It’s ironic that for months, nay years, belated rants and pants aplenty about the “engagement movement” clogged up the communication superhighway. Now, like Jnr half an hour after breaking into the Haribo cupboard, folk are seemingly sick at the sight or sound of the word.
I’m not sure whether you’ve ever felt moved to engage with the hype, but seemingly hundreds (!) of gurus were ”kettled” into a process of allegedly corralling engagement “lore” perhaps in the desperate belief that there would seemingly be work for them at the end of the yellow brick road. Yet it would appear that while there have been ”honours” for some, the global employee engagement statistics have continued to nose dive at an ever alarming rate. Try explaining that one to your kids when they ask you what these people do for a living.
I exaggerate (a tad) for engaging effect, of course. But it is ironic that since the start of the global recession, when one would have thought that employee engagement initiatives would be welcomed with open arms, we appear to have experienced a prolonged downturn in the connection between employer and employees while the electronic grapevines are now clogged with complaints about the “standard” approach, patronising discourse and clichéd terminology. Never have I been less pleased to say “I told you so”.
State-sponsored movements (no pun intended) often emit an unpleasant odour for a reason. Not least because they’re often sponsored and administered by seemingly well-meaning, establishment folk who are well behind the curve. But what happens when it’s the establishment that’s at least a large part of the problem? And let’s face it, it’s tricky to role-model something about which so many have such high expectations yet which can only really be fulfilled one patch at a time in a manner appropriate to local stakeholders.
Sure, there are best practices to share about the component parts of an engagement system ranging from how to set objectives, how to run an internal comms department, how to run events, how to use new media, measure etc. Great! But the over-arching, big, hairy, strategic, woolly mammoth of an elephant in the room issue is that engagement can only ever be a means to an end (why do so few people GET this?) and can only really be effective if its part of an organisation development strategy with very senior sponsorship from both internal and external-facing executive functions. Without this it’s simply internal PR and, let’s face it, external-facing PR has a bad enough name right now when easily-made promises by slick wordsmiths are so hard to keep.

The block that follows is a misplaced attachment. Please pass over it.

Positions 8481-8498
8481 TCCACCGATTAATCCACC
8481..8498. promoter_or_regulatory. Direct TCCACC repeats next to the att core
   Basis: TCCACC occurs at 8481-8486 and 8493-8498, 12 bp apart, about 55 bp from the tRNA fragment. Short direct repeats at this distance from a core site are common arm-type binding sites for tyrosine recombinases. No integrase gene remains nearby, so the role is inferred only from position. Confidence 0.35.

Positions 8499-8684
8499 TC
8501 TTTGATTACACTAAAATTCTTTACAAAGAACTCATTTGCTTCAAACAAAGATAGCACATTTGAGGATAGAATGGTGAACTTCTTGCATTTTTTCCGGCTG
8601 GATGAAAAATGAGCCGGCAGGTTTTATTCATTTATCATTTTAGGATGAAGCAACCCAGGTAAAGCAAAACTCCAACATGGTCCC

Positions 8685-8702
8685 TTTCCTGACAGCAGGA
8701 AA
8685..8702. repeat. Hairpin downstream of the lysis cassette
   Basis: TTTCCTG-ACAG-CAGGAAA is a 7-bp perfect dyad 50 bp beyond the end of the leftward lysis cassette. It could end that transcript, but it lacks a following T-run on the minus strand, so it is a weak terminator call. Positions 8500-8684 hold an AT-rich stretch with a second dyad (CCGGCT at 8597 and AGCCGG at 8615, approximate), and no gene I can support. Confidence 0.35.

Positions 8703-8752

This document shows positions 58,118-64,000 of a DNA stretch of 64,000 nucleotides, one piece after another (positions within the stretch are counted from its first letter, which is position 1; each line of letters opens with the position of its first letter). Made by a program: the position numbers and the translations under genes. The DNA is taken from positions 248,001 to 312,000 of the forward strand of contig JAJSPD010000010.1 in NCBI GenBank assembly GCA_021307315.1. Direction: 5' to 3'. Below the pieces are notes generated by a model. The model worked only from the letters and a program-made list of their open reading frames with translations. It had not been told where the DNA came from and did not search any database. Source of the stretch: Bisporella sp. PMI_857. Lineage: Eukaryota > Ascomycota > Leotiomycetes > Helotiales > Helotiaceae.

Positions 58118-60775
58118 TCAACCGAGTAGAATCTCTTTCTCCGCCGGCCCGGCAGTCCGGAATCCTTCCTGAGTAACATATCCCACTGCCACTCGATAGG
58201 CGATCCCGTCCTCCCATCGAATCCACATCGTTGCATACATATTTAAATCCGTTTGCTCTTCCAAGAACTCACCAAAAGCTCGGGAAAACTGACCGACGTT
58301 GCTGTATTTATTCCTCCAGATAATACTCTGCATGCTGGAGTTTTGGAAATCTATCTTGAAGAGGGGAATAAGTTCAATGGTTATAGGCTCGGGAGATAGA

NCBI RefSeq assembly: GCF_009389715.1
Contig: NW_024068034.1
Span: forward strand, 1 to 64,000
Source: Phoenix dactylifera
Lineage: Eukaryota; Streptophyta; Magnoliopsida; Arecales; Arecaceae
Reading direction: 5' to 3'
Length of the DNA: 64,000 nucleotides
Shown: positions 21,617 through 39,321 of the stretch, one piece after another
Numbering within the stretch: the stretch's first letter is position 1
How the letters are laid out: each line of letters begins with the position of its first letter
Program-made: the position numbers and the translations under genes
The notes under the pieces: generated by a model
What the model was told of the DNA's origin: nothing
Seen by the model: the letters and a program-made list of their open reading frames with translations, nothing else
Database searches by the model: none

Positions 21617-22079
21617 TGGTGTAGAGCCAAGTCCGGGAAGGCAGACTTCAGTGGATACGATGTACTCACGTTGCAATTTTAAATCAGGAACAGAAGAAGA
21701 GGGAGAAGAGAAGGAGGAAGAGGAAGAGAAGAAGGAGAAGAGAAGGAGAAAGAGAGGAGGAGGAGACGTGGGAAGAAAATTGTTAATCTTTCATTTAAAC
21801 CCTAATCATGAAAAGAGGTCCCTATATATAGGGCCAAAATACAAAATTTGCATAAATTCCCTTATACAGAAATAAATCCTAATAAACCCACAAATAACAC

Improving the engagement landscape in order to help pull this or any other country out of the economic doldrums can only ever be achieved one company at a time. Why? Well that’s because any engagement strategy (or whatever you call it) needs to be fit for purpose for the local market, the workaday people who breathe life into the machine. And like the funky folk I was working with this week, they may just not be inspired by the terminology, the prescribed wisdom or the hype. They may like the principle of an integrated organisation development model, however, they just see the same rose and call it by another, more attractive name, one that works for them and which suits their brand and the preferences of their people.
They don’t like vision or mission or terms like change management much either, mind you. But rather than argue about semantics, they’re getting on with developing their own version of a growth strategy based on energising and mobilising their people.
There may be a lesson here…
“The dew-shower fell on thee, the sunbeam play’d,
As Life is ever made of smiles and tears;
And ofttimes has the breeze of summer sway’d,
And with its mellow music mock’d thy fears;
But now, O wonder, thou art pale and wan,
And there’s a beauty and a fragrance gone!” (A Withered Rose-bud, Walter R Cassels)